What’s my point in all this? Well, I suppose I want to make clear that micro analysis will always lead the way for both innovation and spurious claims in sports but we need macro analysis to keep us in check and help identify how much an achievement/failure can be apportioned to luck or skill.
The Top 7
Are the best teams getting better? Is the battle for 4th more challenging than ever before?
Below are 2 graphs: the first shows the points and goal difference of the top 4 and the second shows places 4-7 since the 2000/01 season. The goal difference is shown on a secondary axis on the right hand side.
These graphs don’t really suggest any structural changes in the points/goal difference of the top 7 over the past 13 years (although granted, it’s hard to identify structural shifts over 13 years). We can see the mad 2004/05 season, in which Everton snatched 4th place with a goal difference of -1. Otherwise, there is a hint that the 7th best team has improved since 2008/09 as the goal difference of that team has been at a minimum of +5 over the past 5 seasons. This may be a result of Everton managing to consolidate their position in the top 7 and Spurs improving to achieve 4th or 5th in each of the last 4 seasons. In my head I’m counting Liverpool as part of the top 7 because they have been there in every season but 1 over the past 13 years.
Over the past 13 years, the Champions have won with ~87pts, scoring 80 goals and conceding 29.
4th place requires something close to 69pts, 65 goals for and 39 against.
For a relegation candidate, to attain 17th place and avoid relegation a team should aim to gain on average at least 38pts, scoring about 40 goals and conceding about 60.
The Table in Charts
Over the past 13 years, between them the top 7 have taken about 50% of the total points on offer, scoring about 45% of the goals. We can see that from around pos 7-8, the graph flattens out, dipping again significantly at 19-20. The difference between the team in 8th and the team in 18th is really not that big at all.
Structurally, I don’t anticipate this to change that much in the long term – the top 7 will likely continue to dominate the league, the group from 8-18 will be quite changeable – luck playing a big part in where each team finishes, and the bottom team is more likely to be one of the newly promoted sides whose skill level isn’t up to scratch. That isn’t to say that a team can’t drop out of the top 7 and be replaced by a higher performing team in the lower group from time to time.
In the past 13 seasons, on average 1.15 newly promoted teams have been relegated: occasionally 0 teams, usually 1 team and sometimes 2 of them. And a team in just its second season in the top flight, who perhaps benefited from a little luck in their first season, has been relegated 0.54 times. That’s about 1.7 teams – this year potentially 1-2 teams from Cardiff, Hull, Crystal Palace, West Ham and Southampton.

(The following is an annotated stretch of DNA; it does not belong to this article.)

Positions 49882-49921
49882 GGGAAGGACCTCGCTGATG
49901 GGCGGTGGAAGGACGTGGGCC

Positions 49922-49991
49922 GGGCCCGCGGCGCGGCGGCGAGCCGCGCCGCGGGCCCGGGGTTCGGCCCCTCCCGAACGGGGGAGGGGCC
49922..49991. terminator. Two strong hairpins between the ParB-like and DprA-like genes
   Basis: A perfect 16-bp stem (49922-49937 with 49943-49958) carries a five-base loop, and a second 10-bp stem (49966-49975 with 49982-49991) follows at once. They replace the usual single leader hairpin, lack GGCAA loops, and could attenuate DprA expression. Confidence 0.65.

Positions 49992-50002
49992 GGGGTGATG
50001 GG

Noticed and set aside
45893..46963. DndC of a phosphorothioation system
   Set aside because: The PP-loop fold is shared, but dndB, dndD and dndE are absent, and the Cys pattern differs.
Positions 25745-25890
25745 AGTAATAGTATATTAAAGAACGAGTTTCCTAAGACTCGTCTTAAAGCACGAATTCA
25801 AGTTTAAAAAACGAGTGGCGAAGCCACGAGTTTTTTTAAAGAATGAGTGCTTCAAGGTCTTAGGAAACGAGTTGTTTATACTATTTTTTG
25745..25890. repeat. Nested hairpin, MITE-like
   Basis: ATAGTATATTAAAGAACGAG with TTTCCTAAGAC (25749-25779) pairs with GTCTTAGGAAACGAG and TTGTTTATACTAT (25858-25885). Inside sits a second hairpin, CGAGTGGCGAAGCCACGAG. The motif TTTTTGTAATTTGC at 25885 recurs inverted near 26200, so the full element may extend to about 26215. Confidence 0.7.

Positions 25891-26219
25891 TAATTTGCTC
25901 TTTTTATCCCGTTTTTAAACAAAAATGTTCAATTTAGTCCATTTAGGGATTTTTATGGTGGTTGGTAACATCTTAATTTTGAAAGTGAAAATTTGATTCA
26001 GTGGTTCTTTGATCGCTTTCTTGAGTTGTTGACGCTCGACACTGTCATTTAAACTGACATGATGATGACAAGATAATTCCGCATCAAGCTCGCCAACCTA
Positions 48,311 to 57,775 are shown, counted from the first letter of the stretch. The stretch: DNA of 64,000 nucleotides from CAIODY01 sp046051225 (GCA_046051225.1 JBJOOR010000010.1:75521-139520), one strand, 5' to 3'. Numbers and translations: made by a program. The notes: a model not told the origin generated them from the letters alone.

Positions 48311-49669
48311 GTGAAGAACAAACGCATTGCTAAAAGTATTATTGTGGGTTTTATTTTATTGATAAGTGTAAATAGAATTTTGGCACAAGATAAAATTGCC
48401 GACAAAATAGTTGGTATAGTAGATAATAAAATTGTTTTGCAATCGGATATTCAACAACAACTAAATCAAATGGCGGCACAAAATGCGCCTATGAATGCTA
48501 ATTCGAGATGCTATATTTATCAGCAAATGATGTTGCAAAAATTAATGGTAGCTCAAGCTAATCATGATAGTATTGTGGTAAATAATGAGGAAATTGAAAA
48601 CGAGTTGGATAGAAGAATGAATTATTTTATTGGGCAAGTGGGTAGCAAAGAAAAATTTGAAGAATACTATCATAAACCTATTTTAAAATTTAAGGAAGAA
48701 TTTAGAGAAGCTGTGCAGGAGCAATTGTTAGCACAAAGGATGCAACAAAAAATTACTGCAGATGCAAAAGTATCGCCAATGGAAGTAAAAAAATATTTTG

I think the below graphs give some insight into the potential for luck in the league for the middlish teams.
What about ratios?
In terms of goals conceded, it’s a different picture – only the top 3 really seem to have a knack of preventing goals significantly whilst actually pos 14 and below are significant in terms of an aptitude to ship goals.
The pictures suggest that scoring goals is relatively more important to teams at the top of the table, whilst stopping goals is more important to teams in the bottom half.
For example, the average number of goals scored by the team in 18th is 39 goals whilst the average scored by the team in 8th is ~49 goals, a difference of 10. Conversely, the team in 18th concedes about 64 goals per season vs 46 conceded by the team in 8th: a difference of 18. A team expecting a relegation battle is therefore more suited to investing in their defence to reduce the number of goals they concede – as this is the ‘easier’ area for them to make an improvement.
What about the team in 8th that wants to challenge for 4th? Well, 4th place generally scores 65 goals and concedes 39, +16 and -7 respectively compared to the team in 8th. In this case, improving goalscoring should arguably be the priority.
To summarise my thoughts for this piece, really there is a place for both macro and micro analysis in football analytics, despite the clear focus on micro factors by analysts in general. But macro analysis cannot be discounted, and can serve as a helpful guide to direct micro analysis and provide greater certainty that the research we are producing is truly worthwhile.